- How Things Got Off Track
- SOA to the Rescue?
- What the Heck Is SOA, and Why Should I Care?
- SOA Meets Cloud Computing
- Defining Cloud Computing
- The Components of Cloud Computing
- The Dream Team of Cloud Computing and SOA
- What SOA Can Learn from Cloud Computing
- What Cloud Computing Can Learn from SOA
- Making the Leap
- Being Positively Disruptive
- There are painters who transform the sun to a yellow spot, but there are others who with the help of their art and their intelligence, transform a yellow spot into the sun.
- —Pablo Picasso (1881–1973)
It is Thursday morning, you are the CEO of a large, publicly traded company, and you just called your executives into the conference room for the exciting news: the board of directors has approved the acquisition of a key competitor, and you are looking for a call-to-action to get everyone planning for the next steps.
You talk to the sales executives about the integration of both sales forces within three months, and they are excited about the new prospects. You talk to the human resources director, who is ready to address the changes HR must make within two months. You speak to the buildings and maintenance director, who can have everyone moved who needs to be moved within three months. Your heart is filled with pride.
However, when you ask the CIO about changing the core business processes to drive the combined companies, the response is much less enthusiastic. "I'm not sure we can change our IT architecture to accommodate the changes in less than 18 months, and I'm not even sure if that's possible," says the CIO. "We simply don't have the ability or the capacity to integrate these systems. We'll need new systems, a bigger data center. . . ." You get the idea.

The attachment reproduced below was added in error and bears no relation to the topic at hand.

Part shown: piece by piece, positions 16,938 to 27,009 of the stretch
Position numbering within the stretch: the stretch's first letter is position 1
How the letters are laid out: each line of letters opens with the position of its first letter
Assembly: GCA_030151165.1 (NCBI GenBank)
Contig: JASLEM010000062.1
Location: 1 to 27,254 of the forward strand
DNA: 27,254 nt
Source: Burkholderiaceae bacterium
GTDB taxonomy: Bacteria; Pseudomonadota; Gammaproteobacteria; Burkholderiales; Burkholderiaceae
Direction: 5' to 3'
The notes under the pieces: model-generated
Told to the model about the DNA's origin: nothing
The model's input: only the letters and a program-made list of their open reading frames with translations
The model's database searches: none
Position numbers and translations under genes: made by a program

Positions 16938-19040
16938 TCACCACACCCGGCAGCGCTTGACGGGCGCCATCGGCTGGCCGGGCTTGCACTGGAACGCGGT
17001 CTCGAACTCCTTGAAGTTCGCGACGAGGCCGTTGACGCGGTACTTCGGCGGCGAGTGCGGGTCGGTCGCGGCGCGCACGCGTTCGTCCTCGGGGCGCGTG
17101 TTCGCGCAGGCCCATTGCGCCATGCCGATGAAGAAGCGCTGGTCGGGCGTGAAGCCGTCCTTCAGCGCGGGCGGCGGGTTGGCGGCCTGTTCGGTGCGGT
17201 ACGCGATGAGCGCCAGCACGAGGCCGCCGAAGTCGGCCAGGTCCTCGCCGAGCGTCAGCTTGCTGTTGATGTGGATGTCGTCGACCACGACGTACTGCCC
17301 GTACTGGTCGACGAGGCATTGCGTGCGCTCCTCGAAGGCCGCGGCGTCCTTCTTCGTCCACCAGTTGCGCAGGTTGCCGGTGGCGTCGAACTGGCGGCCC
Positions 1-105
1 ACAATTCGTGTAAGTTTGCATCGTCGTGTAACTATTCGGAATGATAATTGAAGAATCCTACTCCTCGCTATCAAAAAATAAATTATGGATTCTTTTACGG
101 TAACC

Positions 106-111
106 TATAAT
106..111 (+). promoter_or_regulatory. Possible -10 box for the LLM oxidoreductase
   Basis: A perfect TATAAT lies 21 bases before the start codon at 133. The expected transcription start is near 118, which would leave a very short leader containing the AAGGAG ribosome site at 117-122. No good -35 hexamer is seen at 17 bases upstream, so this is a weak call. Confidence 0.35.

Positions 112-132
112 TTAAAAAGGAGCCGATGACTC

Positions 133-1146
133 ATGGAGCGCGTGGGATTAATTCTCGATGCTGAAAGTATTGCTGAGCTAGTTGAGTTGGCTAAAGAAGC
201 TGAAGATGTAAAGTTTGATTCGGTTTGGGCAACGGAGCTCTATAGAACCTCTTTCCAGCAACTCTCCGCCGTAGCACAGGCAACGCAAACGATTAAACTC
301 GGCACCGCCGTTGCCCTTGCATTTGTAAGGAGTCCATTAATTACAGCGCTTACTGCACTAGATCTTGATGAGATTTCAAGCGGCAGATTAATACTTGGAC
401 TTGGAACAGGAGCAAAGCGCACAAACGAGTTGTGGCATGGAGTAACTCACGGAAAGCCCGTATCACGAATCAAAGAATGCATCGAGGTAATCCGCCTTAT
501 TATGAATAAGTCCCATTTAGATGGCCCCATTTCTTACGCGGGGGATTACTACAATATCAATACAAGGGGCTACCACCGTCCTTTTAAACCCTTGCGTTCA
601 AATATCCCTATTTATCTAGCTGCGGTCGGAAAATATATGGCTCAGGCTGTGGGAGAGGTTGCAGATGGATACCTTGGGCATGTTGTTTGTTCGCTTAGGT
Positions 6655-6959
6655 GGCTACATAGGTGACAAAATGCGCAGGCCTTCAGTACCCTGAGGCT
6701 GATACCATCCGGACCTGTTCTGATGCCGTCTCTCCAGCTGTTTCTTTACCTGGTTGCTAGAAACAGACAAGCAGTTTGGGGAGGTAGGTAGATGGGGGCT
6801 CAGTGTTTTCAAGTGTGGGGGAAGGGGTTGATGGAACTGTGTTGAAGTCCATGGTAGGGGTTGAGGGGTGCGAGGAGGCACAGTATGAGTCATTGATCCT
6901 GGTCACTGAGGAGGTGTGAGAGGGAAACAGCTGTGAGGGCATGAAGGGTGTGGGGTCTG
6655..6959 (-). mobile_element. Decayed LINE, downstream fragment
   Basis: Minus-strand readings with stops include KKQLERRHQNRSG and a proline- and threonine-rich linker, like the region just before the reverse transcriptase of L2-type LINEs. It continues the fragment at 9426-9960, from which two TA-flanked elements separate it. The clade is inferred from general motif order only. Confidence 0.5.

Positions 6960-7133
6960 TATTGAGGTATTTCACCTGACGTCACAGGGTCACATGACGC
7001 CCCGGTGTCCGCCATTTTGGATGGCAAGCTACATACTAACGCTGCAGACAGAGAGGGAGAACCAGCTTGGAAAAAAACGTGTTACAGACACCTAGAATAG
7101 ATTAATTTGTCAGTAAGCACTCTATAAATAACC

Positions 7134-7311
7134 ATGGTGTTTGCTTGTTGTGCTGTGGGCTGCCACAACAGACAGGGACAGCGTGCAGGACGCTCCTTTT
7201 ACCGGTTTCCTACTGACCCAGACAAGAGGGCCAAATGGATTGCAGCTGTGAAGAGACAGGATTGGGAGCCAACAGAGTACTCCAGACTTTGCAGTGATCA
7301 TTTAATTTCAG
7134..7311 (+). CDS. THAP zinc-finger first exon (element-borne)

As the CEO, you are nonplussed. While the other departments are able to accommodate the business opportunity in fewer than four months, IT needs almost two years?
In essence, IT has become the single-most visible point of latency when a business needs to change. Thus, the ability to change is limited by IT. In this case, the merger is not economically feasible, and the executive team is left scratching their heads. They thought IT was about new ways to automate the business and had no idea how slow the IT folks are to react to change.
However, it does not have to be this way. The survival of many businesses will depend on a fundamental change in the way we think about and create our IT infrastructure going forward—that is, if you are willing to admit where you are and are willing to change. There is much work to be done, and reading this book is a great first step.
How Things Got Off Track
IT issues are best understood by understanding its general history over the last 30 years as well as your company's specific IT history. History tells you why things are they way they are. Examining your company's IT history is almost like participating in a 12-step program: you admit you have a problem and are willing to look at how you got here.
It is also important that you check your ego at the door. IT folk typically do not like to talk about mistakes made in the past. Indeed, many will defend until the day they die all IT-related decisions that were made in the past. But the point of examining the IT history is not about placing blame—it is about recognizing what you are currently dealing with and discovering ways to fix it. If you cannot open your eyes and mind to the existing problems, then reading the rest of this book will do you very little good.